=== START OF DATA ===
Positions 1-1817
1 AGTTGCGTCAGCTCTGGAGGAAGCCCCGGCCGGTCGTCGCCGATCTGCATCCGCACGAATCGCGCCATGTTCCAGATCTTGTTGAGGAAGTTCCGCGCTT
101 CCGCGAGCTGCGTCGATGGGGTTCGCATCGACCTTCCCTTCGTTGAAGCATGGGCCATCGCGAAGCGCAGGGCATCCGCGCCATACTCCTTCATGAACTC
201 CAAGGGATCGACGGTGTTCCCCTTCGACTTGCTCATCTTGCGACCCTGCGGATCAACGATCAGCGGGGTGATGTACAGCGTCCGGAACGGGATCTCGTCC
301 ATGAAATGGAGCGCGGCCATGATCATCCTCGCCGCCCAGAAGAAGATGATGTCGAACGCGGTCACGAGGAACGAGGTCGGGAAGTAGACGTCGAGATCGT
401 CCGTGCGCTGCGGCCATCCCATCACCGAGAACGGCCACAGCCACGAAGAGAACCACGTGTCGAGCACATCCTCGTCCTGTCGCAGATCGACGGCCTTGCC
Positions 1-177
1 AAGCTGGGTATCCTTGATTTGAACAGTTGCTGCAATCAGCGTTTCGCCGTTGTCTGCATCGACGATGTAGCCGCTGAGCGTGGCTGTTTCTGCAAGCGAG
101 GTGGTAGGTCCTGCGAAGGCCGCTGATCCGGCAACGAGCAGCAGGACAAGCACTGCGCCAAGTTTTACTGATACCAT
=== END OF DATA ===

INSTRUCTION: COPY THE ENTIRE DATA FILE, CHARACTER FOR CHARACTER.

Positions 1-1817
1 AGTTGCGTCAGCTCTGGAGGAAGCCCCGGCCGGTCGTCGCCGATCTGCATCCGCACGAATCGCGCCATGTTCCAGATCTTGTTGAGGAAGTTCCGCGCTT
101 CCGCGAGCTGCGTCGATGGGGTTCGCATCGACCTTCCCTTCGTTGAAGCATGGGCCATCGCGAAGCGCAGGGCATCCGCGCCATACTCCTTCATGAACTC
201 CAAGGGATCGACGGTGTTCCCCTTCGACTTGCTCATCTTGCGACCCTGCGGATCAACGATCAGCGGGGTGATGTACAGCGTCCGGAACGGGATCTCGTCC
301 ATGAAATGGAGCGCGGCCATGATCATCCTCGCCGCCCAGAAGAAGATGATGTCGAACGCGGTCACGAGGAACGAGGTCGGGAAGTAGACGTCGAGATCGT
401 CCGTGCGCTGCGGCCATCCCATCACCGAGAACGGCCACAGCCACGAAGAGAACCACGTGTCGAGCACATCCTCGTCCTGTCGCAGATCGACGGCCTTGCC
Positions 1-177
1 AAGCTGGGTATCCTTGATTTGAACAGTTGCTGCAATCAGCGTTTCGCCGTTGTCTGCATCGACGATGTAGCCGCTGAGCGTGGCTGTTTCTGCAAGCGAG
101 GTGGTAGGTCCTGCGAAGGCCGCTGATCCGGCAACGAGCAGCAGGACAAGCACTGCGCCAAGTTTTACTGATACCAT